This advanced technology provides the electric double decker with a range of up to 250 kilometers, making it ideal for intra-city applications.

When were the Double Decker Buses Stopped in Bangalore?

Double-decker buses were phased out in Bangalore after 1997. The exact year may vary slightly depending on the specific circumstances and decisions made by the transport authorities at the time.

However, generally, the discontinuation of double-decker buses in Bangalore started in 1997. This decision was primarily influenced by practicality, operational costs, and infrastructure constraints, as mentioned earlier.

In the 1980s, a pivotal incident occurred when a double-decker bus carrying schoolchildren tilted near Ramakrishna Mission in south Bengaluru. This event marked a turning point.

At that time, BMTC, formerly known as Bangalore Transport Service, initiated a gradual reduction of its double-decker bus fleet. Ultimately, these buses were entirely removed from the roads in 1997.

Why Were the Double Decker Buses Discontinued in Bangalore?

Double-decker buses were discontinued in Bangalore due to various reasons, including:

  1. Lack of Practicality: Double-decker buses are taller and larger than regular buses, which can make them less practical for navigating through the city’s often congested and narrow roads. Maneuvering such buses in heavy traffic can be challenging.
  2. Infrastructure Constraints: Many of Bangalore’s roads and routes were not designed to accommodate the height and size of double-decker buses. This can lead to issues such as low-hanging branches, overhead wires, and tight turns that make it difficult for these buses to operate.
  3. Accessibility Concerns: Double-decker buses may pose challenges for passengers with mobility issues, as accessing the upper deck requires climbing a flight of stairs. This can limit their accessibility and inclusivity.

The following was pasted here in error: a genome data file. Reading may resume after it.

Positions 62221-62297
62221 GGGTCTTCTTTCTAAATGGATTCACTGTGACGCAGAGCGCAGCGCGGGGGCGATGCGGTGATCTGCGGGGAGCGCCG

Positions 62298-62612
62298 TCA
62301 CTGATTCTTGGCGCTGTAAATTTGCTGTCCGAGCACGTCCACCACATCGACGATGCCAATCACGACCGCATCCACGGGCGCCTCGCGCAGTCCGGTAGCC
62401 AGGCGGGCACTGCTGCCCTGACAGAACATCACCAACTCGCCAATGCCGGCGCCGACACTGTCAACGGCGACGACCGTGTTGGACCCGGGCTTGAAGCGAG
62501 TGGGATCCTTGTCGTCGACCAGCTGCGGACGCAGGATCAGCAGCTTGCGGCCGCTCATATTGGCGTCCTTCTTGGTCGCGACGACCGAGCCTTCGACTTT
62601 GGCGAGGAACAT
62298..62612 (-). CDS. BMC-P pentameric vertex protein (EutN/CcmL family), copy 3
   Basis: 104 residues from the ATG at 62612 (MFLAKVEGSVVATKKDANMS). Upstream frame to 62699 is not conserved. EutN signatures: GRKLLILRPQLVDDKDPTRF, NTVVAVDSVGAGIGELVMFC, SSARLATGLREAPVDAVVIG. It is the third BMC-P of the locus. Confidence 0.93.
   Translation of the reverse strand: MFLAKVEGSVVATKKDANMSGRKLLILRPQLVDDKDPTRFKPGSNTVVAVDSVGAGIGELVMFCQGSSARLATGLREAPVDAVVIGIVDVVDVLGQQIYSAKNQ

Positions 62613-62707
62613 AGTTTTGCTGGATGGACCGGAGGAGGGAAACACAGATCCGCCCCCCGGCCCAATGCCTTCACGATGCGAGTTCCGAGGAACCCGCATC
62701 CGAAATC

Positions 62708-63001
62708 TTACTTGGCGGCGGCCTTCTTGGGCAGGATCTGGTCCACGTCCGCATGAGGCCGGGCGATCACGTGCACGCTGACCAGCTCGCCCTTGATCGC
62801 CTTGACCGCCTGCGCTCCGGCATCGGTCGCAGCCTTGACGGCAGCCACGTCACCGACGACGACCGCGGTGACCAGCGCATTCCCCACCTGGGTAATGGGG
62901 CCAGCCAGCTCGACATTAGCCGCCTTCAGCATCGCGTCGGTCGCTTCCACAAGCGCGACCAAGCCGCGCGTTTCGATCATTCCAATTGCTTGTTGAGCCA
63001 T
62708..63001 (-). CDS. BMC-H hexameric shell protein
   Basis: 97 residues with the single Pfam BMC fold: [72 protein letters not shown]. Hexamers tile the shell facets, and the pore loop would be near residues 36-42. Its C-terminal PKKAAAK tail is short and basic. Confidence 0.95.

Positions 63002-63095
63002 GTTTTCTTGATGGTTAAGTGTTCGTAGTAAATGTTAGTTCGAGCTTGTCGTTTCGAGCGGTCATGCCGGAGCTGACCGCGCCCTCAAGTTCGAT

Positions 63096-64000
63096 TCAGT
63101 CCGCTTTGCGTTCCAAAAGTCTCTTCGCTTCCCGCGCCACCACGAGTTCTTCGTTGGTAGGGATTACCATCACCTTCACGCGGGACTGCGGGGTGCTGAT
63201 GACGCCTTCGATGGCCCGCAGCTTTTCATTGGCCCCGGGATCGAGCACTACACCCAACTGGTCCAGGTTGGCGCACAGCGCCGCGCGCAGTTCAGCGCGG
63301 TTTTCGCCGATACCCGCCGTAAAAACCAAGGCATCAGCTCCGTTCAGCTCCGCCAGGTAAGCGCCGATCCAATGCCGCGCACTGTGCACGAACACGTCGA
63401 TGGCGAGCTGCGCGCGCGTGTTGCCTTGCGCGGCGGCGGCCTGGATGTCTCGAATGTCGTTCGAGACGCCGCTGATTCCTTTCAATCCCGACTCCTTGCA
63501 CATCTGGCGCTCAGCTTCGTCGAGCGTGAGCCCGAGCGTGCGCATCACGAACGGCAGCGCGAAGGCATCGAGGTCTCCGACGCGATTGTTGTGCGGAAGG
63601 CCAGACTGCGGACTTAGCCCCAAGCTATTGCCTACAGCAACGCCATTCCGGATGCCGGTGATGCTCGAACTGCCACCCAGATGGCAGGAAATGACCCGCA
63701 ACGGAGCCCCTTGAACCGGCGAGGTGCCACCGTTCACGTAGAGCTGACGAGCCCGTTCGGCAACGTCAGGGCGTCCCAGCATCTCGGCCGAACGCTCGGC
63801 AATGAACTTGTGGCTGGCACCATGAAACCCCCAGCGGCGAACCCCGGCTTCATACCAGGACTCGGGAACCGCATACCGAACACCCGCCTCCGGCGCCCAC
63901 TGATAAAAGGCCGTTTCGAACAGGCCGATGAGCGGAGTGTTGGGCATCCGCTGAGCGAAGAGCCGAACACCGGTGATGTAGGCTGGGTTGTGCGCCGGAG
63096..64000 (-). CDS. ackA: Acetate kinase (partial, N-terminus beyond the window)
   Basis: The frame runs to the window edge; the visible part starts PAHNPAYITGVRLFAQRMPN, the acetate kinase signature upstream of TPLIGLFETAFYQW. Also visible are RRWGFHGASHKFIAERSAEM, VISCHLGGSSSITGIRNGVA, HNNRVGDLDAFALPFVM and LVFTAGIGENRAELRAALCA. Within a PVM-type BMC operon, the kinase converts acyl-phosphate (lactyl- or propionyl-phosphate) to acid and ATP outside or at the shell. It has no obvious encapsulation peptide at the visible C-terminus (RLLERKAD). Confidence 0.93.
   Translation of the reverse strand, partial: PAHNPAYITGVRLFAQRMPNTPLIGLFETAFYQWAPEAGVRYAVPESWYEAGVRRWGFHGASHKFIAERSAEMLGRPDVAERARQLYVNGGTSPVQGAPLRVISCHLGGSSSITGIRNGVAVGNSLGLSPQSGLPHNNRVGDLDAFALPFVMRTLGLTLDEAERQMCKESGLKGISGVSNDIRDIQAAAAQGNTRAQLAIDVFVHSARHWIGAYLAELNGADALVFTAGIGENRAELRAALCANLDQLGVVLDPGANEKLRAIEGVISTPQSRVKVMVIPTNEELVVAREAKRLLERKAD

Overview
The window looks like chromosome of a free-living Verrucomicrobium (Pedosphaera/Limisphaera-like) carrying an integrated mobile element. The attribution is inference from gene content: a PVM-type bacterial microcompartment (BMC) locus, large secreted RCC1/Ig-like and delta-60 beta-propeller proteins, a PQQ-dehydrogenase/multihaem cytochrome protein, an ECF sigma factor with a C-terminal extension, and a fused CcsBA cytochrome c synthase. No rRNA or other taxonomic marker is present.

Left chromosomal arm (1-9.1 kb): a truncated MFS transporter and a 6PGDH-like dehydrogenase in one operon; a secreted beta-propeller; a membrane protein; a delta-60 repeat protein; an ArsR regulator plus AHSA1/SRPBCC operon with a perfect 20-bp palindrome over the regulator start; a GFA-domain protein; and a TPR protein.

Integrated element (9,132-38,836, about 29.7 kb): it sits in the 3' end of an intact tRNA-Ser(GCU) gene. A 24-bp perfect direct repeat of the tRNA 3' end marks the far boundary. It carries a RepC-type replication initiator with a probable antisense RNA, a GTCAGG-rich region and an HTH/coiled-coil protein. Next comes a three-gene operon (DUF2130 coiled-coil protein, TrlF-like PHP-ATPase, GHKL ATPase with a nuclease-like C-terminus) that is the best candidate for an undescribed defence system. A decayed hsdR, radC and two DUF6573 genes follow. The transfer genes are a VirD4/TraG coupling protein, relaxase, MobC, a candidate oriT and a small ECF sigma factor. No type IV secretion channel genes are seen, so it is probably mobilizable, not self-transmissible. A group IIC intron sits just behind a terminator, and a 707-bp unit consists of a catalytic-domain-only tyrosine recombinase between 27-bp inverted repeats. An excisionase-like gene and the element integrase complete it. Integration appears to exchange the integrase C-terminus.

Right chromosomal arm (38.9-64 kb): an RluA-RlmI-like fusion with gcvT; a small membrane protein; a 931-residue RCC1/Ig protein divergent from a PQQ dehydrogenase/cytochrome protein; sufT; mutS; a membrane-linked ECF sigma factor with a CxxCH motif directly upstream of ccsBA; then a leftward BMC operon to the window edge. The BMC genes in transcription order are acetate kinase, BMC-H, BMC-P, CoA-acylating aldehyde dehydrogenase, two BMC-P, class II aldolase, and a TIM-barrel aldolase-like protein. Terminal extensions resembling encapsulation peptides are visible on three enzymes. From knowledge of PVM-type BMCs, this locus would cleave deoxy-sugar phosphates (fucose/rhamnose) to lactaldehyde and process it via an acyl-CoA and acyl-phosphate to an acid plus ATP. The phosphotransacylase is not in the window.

4. Operational Costs: Maintaining and operating double-decker buses can be more expensive than regular buses. They require specialized maintenance facilities, and the cost of running and servicing them may not be justified by the passenger demand.
  5. Safety Considerations: Safety concerns may arise due to the potential for accidents involving overhanging structures or other vehicles. Ensuring the safety of passengers and pedestrians in a city with significant traffic density is a critical consideration.
  6. Shift in Focus: The focus of public transportation in Bangalore may have shifted towards other modes, such as metro systems and smaller, more maneuverable buses that can better serve the city’s evolving transportation needs.

While double-decker buses have their unique appeal, especially for sightseeing purposes, in a rapidly growing and densely populated city like Bangalore, they may not always be the most practical or efficient option for daily commuting.